This novel held my interest and frustrated me most of the time. The naivete of the protagonist was annoying, but probably typical of a 9-year-old or someone ignorant to the ways of the world? Although, I have an almost-9-year-old and found that the two can't possibly be the same age--seemed semi-unrealistic. Knowing what is happening as an adult reader, those things that the protagonist can't string together, was certainly an important and deliberate effect of the author's writing, but it again was unrealistic historically. There is no way that a 9 & 10-year-old child of a Commandant would never have heard the word "Jew", even while living next door to a concentration camp. Um...Hitler Youth? Perhaps I just need to experience the novel as if I were 13 so that these details would stop bothering me. I thought the malapropism "Out-with" for Auschwitz was poignant, as well as the clever plot event at the end. However, I feel that the author missed an opportunity at the end by not having the Commandant realize the full truth of what had happened--this could have led to a much more powerful resolution.

My favorite parts were when Bruno was confused as to why he wasn't "allowed" to go to the other side, when the two boys in the "pajamas" looked exactly the same, when Bruno demonstrated how horrible one could act (betrayal, twice) when afraid to stand up for what's right, and when the author ended by saying, "Nothing like that could ever happen again. Not in this day and age."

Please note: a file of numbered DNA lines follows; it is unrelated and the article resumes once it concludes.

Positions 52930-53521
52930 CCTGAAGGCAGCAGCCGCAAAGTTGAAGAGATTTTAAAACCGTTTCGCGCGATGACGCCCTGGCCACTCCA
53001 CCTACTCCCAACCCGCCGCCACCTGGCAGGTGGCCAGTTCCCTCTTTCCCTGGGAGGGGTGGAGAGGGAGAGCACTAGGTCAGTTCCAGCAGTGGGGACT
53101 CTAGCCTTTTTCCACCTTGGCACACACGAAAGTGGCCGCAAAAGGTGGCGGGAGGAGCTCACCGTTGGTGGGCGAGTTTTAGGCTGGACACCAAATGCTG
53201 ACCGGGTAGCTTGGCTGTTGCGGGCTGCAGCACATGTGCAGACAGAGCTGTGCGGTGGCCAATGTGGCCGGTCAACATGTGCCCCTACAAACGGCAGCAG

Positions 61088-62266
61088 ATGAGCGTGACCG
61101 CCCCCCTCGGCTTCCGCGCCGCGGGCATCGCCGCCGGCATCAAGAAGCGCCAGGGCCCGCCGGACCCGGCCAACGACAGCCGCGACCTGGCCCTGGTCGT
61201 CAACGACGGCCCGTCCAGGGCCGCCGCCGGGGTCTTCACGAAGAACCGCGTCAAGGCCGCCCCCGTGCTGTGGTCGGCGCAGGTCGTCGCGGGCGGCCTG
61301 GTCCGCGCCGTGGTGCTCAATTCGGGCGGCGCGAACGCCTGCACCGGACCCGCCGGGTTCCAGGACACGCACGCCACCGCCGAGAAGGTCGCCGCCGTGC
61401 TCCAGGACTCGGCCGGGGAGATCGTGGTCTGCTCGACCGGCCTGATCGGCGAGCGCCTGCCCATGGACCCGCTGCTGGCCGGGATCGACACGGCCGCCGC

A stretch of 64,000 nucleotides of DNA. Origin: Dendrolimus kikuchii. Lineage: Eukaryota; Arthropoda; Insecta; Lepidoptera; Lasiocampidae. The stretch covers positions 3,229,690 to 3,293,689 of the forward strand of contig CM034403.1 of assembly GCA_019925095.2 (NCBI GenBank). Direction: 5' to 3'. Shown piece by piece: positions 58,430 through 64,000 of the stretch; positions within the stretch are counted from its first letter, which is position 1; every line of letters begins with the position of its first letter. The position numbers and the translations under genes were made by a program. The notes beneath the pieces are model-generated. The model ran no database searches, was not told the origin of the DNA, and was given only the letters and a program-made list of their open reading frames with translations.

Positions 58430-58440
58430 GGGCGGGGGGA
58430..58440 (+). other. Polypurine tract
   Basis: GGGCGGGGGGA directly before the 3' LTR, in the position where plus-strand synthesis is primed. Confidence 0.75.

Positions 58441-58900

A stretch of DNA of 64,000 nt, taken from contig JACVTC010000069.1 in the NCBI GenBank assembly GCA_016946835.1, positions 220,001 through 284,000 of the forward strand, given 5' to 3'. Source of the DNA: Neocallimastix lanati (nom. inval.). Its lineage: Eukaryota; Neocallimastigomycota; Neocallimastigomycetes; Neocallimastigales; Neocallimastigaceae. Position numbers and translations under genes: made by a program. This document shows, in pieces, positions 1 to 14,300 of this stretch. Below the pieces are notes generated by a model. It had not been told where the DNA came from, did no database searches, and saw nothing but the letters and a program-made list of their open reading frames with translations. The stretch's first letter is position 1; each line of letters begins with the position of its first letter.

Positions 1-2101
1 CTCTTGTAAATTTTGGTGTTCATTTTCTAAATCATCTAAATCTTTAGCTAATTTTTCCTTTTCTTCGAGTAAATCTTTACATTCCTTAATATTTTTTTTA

From reading the post-its of a middle-schooler in this book (leftover from the previous library user), it is obvious that this book would be useless to someone who doesn't know the basics already of the Holocaust. Overall, I felt this book could have been more, but it was a "good" book; I'm just not sure for WHOM. ( )
  engpunk77 | Aug 10, 2015 |
I am so very sad right now. ( )
  dkgarner95 | Jul 29, 2015 |
This one was a book that was ruined by my own expectations. I initially thought that the focus of The Boy in the Striped Pajamas was going to be... well, the boy in the striped pajamas. But in the end, this book is actually more about the life of a wealthy boy and his trifle problems and how he got to meet the boy in the concentration camps. I personally wasn't bothered about most of the things other people criticized in this book: the lack of historical accuracy, the annoying characters, the writing style etc. I was bothered with the lack of scenes depicting how that friendship was formed. I did enjoy the ending though.
Anyway, I didn't find this book particularly bad, I was just expecting too much from it. ( )